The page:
Double barrelled problems for rich, non dom Tories

These are interesting times. The latest opinion poll in the Independent has the Tory’s lead down to just 3 points.  The likelihood of a hung parliament comes ever nearer. And it is great to see the Tories in such trouble.  David Cameron has had to apologise for unfounded attacks on Ed Balls’ handling of allegations against Muslim institutions. Tory candidates, including Brighton Kemptown’s own Simon Radford-Kirby have been advised to drop their double barrel names because they are trying to avoid coming across as Tory toffs.  He is now common-as-muck Simon Kirby.  Failed candidate in Brighton Pavilion, Scott Seaman-Digby, tried to do likewise by promoting himself as plain Scott Digby.  It didn’t work for him and it won’t work for Radford-Kirby.

As for the successful candidate in Brighton Pavilion, Chuck Vere, there is no suggestion that she is really Charlotte Alexandra de Pfeffel Johnson-Vere, and certainly not related to Alexander Boris de Pfeffel Johnson also known as simple Boris Johnson. No, her problems are more serious.  She is a close associate of Zac Goldsmith.  Today’s Mirror reported that “rising Tory star Zac Goldsmith is avoiding tax by claiming ‘non dom’ status”.  Mr Goldsmith inherited a fortune from his industrialist father Sir James Goldsmith.  There have been calls for David Cameron to sack him. Non-domicile tax status lets people avoid tax on earnings outside the UK.  According to the Lib Dem peer, Lord Oakeshott, “He’s not fit to sit in parliament and must pay the millions he’s dodged to the British taxman.”

Mr Goldsmith has denied he had “dodged” tax and said, “Virtually all my income comes to the UK, where I pay full tax on it.” But he added that he had decided to give up his “non dom” status.  Because of her close association with Zac Goldsmith, Charlotte Vere should make a statement about her attitude to non doms, and she should condemn rich Tories for avoiding tax.

Scott Digby trying (and failing) to convince us he is local to Brighton Pavilion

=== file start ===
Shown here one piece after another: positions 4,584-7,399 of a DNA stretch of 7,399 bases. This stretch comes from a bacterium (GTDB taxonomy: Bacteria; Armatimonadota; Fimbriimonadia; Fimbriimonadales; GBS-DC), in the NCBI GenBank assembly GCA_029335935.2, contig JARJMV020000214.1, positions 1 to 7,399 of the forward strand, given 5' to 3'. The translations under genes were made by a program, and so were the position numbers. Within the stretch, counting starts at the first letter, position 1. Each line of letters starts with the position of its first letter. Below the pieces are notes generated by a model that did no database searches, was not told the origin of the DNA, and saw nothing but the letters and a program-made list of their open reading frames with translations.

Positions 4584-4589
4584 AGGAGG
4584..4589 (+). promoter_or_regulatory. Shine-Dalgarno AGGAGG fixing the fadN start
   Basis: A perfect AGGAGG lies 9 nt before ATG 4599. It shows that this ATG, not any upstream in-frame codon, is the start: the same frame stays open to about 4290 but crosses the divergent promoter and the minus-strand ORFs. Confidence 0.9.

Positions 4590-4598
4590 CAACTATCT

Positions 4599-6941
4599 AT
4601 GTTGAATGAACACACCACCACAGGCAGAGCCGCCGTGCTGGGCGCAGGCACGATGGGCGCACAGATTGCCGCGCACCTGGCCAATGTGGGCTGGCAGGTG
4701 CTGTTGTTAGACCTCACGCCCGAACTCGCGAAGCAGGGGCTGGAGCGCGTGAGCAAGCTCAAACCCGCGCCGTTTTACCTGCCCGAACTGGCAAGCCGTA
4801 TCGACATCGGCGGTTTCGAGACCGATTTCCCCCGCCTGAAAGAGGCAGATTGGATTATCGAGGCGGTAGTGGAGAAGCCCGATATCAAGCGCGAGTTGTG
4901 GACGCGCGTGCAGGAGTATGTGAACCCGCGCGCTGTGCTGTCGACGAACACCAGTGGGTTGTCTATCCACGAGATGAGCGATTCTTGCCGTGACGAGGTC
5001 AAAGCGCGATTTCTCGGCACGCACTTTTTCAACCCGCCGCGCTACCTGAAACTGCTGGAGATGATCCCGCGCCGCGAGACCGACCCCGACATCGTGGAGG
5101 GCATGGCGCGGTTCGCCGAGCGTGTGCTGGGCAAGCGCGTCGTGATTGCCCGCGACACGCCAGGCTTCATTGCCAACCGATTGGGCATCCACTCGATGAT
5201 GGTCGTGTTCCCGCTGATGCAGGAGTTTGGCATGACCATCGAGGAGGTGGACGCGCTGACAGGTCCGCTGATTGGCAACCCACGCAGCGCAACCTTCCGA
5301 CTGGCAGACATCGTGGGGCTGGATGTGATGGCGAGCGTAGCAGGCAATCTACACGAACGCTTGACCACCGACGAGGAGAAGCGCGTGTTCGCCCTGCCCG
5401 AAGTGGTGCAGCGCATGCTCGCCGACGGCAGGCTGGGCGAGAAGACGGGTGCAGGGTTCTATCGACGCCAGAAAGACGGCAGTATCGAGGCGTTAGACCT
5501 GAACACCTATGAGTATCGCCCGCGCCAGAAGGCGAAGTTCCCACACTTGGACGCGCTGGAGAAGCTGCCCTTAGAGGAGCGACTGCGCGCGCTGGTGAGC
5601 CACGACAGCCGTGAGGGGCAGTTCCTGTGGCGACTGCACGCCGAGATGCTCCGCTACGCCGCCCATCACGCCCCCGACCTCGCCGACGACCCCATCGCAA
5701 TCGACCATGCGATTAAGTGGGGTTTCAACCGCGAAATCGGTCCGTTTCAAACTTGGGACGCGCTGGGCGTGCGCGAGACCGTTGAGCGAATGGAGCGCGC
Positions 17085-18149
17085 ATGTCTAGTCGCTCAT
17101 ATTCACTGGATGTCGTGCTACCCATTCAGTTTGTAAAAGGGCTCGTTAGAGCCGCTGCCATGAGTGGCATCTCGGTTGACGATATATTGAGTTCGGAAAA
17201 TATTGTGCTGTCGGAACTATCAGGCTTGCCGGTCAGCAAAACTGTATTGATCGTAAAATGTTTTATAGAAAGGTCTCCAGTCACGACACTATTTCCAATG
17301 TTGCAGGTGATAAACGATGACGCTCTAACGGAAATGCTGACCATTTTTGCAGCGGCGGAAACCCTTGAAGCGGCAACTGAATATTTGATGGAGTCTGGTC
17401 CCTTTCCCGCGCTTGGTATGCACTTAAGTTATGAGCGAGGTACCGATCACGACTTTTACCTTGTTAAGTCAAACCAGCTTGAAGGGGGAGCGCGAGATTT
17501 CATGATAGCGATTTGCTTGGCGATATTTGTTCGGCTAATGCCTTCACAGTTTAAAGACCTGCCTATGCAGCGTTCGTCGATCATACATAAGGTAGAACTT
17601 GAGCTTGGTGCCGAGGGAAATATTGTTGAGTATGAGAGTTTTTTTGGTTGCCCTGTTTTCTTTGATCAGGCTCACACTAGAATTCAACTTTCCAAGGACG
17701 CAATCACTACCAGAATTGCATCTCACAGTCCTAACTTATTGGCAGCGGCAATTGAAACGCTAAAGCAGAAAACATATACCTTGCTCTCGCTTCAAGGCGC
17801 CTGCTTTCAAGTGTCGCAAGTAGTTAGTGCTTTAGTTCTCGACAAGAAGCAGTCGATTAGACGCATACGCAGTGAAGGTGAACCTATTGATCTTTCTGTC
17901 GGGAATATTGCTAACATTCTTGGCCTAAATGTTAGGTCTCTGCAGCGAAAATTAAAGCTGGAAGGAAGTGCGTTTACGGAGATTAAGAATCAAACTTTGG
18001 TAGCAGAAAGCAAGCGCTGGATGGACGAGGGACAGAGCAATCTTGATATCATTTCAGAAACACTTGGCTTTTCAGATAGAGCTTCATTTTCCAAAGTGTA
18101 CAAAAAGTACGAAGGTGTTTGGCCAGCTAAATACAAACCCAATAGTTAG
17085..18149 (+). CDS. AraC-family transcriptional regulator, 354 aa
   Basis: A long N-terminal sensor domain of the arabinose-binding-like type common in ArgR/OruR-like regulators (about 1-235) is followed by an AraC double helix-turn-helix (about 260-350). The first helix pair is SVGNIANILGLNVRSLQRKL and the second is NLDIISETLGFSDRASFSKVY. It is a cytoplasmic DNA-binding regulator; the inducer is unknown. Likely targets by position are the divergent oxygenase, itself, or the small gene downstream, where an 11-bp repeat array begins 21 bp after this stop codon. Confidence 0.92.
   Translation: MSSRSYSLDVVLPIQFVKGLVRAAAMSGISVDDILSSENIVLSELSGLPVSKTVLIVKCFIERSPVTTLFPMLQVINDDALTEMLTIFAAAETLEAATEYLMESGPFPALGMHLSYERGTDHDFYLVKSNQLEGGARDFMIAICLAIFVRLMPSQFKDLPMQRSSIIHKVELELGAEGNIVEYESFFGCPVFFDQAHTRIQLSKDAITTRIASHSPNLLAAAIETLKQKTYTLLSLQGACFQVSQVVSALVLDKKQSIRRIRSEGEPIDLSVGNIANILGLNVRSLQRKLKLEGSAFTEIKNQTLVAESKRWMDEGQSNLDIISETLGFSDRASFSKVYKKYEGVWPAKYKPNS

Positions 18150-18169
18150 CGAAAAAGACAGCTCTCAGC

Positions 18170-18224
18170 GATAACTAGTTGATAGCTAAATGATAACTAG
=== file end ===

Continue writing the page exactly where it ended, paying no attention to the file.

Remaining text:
Scott Digby just doesn’t get it. Clearly he is concerned that he may be (actually, will be) seen as a candidate parachuting into Brighton Pavilion. My post last night Scott Digby: A here today, gone tomorrow politician pointed out how he is exposing himself as so unlocal by commenting so badly on Brighton.

Today he has posted two articles on his blog that compound his insensitivity and shows why, inspite of his clear ability, hard work, and real nice-guy image (for which I can vouch), he is not suited to be the candidate in Brighton Pavilion.

In one post he comments on “how many people make Brighton and Hove their home – a whole city of newcomers it seems”. He has disregarded the majority of residents who were actually born here, but then he is not mixing with them, spending as he does most of his time at Bill’s, in the Lanes, and with the local Conservative Association. “With so many newcomers whether you have been here a year or a month it seems you are in good company”. Dig, Digby, dig.

In a second post he puts his finger on one of the most pressing issues for Brighton and Hove – property prices. “The issue of rising houses prices which despite the recent economic climate have increased nationwide by 1.2% in October (the sixth consecutive rise) are really hitting city workers in Brighton and Hove. With the average wage in the city around £21,000 a year, the average city house price bucks the trend at £268,000 compared to an average national level of £199,303”. This is good but shows a lack of touch with reality when promoting a scheme in the London Borough of Hillingdon where he is a councillor.

One major cause of property prices in Brighton being as high as they are is the number of people moving from London to Brighton. Demand for Brighton properties by those currently owning homes in London, resulting in the higher than average property prices locally, is one reason why so many local people can’t afford to buy here. Mary Mears, Tory leader of the Council understands this.

I wonder how she feels about a Londoner, who optimistically claims to qualify as being local (“the time I have spent in Brighton since 2001 probably qualifies me as equally local, on the ground pretty much 4 days a week at present and before the selection opened I was working down here on events”), moving to Brighton from London with the hope of taking the prize of Member of Parliament for Brighton Pavilion.

Scott Digby: A here today, gone tomorrow politician